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Zero Tory MPs show up for 'vital' debate on racism – 'What message does this send?'

James Morris
·Senior news reporter, Yahoo News UK

Watch: 'What message does this send?': Zero Tory MPs show up for 'vital' debate on racism

Conservative MPs have been criticised after not turning up for a debate about racism towards people of east and south-east Asian heritage during the coronavirus pandemic.

Labour MP Sarah Owen, who led the debate, said: “It sends a really, really damning message.”

Kelly Tolhurst was the only Conservative to attend the debate – but this was in her capacity as a communities minister. “You’re here because you had to be,” she was told.

Speaking at the end of the debate in Westminster Hall on Tuesday, Luton North MP Owen – one of two people of east or south-east Asian heritage to have been elected to the House of Commons – pointed to the empty seats next to Tolhurst where Conservative MPs could have sat.

Labour MP Sarah Owen said Conservative MPs sent a 'really damning message' in not attending a debate about racism towards people of east and south-east Asian heritage. (Parliamentlive.tv)
Labour MP Sarah Owen said Conservative MPs sent a 'really damning message' in not attending a debate about racism towards people of east and south-east Asian heritage. (Parliamentlive.tv)

Owen said: “The minister started by saying this is a vital debate. It is a vital debate. I am really grateful there are honourable friends that have come here to represent their communities but also to support.”

Owen was referring to Labour MPs when she said “honourable friends”.

She continued: “But you’re here, minister, because you had to be. Where are your colleagues?

“There are six seats empty there, not a single Conservative. Not a single one of your government has decided to turn up.

Read more: 'It's vicious': What it's like living through the UK’s coronavirus racism

“What message does that send to our communities? It sends a really, really damning message.”

Five Labour MPs – including Owen – and one SNP MP attended.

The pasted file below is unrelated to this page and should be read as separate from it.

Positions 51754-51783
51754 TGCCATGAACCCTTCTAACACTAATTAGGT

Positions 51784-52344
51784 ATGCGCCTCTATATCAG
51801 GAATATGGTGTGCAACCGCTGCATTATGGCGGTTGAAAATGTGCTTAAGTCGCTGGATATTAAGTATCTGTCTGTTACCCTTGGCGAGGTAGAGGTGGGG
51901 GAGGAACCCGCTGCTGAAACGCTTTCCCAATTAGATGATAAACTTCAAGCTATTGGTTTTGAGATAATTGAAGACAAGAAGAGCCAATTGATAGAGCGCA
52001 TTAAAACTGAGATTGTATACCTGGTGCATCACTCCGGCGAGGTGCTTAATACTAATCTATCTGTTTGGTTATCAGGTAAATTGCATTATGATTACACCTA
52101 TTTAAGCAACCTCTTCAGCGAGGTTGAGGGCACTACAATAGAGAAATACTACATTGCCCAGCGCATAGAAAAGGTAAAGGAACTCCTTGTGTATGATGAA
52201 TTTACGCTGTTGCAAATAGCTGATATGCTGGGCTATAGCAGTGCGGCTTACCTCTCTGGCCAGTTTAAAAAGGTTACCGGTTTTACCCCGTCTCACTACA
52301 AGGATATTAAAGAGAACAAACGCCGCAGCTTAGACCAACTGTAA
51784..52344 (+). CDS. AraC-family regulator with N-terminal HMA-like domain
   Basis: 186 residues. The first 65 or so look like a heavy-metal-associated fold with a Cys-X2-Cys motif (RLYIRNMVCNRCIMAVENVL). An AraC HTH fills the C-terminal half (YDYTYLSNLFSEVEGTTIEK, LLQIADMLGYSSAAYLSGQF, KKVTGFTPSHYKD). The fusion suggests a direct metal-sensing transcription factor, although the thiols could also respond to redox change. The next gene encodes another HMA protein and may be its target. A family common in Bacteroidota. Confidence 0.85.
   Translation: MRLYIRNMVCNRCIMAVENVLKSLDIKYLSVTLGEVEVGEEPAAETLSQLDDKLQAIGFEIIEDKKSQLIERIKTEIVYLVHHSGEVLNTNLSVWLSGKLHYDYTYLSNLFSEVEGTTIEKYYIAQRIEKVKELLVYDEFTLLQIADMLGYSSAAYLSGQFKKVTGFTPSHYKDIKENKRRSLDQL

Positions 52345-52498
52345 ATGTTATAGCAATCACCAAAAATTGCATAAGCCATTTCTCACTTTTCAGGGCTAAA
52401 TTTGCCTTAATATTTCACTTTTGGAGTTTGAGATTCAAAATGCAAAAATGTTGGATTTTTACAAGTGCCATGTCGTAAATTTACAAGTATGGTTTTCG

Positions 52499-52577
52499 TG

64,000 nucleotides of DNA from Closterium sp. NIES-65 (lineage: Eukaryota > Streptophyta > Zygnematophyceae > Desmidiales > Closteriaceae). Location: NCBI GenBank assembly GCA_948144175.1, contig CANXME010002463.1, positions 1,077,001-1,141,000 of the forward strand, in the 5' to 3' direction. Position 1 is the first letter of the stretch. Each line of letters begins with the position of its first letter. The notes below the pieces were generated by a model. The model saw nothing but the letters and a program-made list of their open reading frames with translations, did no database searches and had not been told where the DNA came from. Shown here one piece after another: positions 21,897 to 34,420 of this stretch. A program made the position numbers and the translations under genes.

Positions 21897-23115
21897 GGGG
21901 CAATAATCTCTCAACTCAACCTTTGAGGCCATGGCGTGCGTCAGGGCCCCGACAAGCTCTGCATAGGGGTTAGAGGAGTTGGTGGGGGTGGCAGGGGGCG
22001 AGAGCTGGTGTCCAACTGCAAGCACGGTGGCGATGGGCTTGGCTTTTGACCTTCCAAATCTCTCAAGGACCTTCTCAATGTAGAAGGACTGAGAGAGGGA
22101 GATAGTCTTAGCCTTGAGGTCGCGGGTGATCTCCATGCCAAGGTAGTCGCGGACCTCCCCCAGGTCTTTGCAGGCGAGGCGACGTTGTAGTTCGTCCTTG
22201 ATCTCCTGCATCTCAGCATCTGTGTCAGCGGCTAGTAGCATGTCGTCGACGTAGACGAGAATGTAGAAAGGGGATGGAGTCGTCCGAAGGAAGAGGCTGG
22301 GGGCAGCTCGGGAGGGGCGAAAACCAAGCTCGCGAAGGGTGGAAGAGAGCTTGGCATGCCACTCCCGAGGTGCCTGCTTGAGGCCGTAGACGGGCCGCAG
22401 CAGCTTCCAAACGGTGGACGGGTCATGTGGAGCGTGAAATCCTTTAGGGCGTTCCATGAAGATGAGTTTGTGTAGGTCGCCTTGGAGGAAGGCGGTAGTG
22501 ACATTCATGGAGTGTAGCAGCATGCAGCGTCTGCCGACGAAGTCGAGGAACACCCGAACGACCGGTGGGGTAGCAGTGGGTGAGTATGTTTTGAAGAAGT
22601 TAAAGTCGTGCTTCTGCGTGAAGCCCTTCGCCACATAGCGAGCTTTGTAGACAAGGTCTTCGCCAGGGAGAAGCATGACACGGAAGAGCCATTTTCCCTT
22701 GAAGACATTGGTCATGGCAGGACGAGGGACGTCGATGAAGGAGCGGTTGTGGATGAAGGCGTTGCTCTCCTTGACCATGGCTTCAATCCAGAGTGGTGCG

Tolhurst, speaking for the government before Owen criticised the lack of Conservative MPs in attendance, said it has a “zero tolerance approach to those who commit these [hate] acts”.

She said a “number of people” have been prosecuted for crimes “involving racist abuse on the basis of perceived Chinese ethnicity” during the pandemic.

Kelly Tolhurst was the only Conservative to attend the debate – but this was in her capacity as a communities minister. (Parliamentlive.tv)
Kelly Tolhurst was the only Conservative to attend the debate – but this was in her capacity as a communities minister. (Parliamentlive.tv)

“We will continue to stand shoulder to shoulder with people of Chinese and east-Asian heritage.”

It was Parliament’s first ever debate about racism experienced by east and south-east Asians in the UK, and focused on people’s experiences during the pandemic.

In July, Yahoo News UK reported about the extent to which racist attacks towards people of east and south-east Asian heritage in the UK have increased since COVID-19 was identified in Wuhan, China, in December last year.

Attacks during the outbreak have included a Singaporean student being beaten up in London; a Chinese takeaway owner in Hitchin, Hertfordshire, being spat at after he was asked if he had the virus; and vandals scrawling “f*** off home China scum” on the shop front of a takeaway in Dudley, West Midlands.

Lu Gram, a member of the End the Virus of Racism group who is Chinese, also told this website someone shoved a newspaper in his face and accused him of “making us sick”.

“I’m surprised at how vicious it’s been,” he said.

Owen, meanwhile, told this website of the racist abuse she has been subjected to.

“Mostly on Twitter,” she said. “The usual abuse: we all eat live animals, it’s your fault for eating dogs, it’s your fault for eating bats…”

In May, a House of Commons committee heard hate crime against south and east Asian communities has increased by 21% during the coronavirus crisis.

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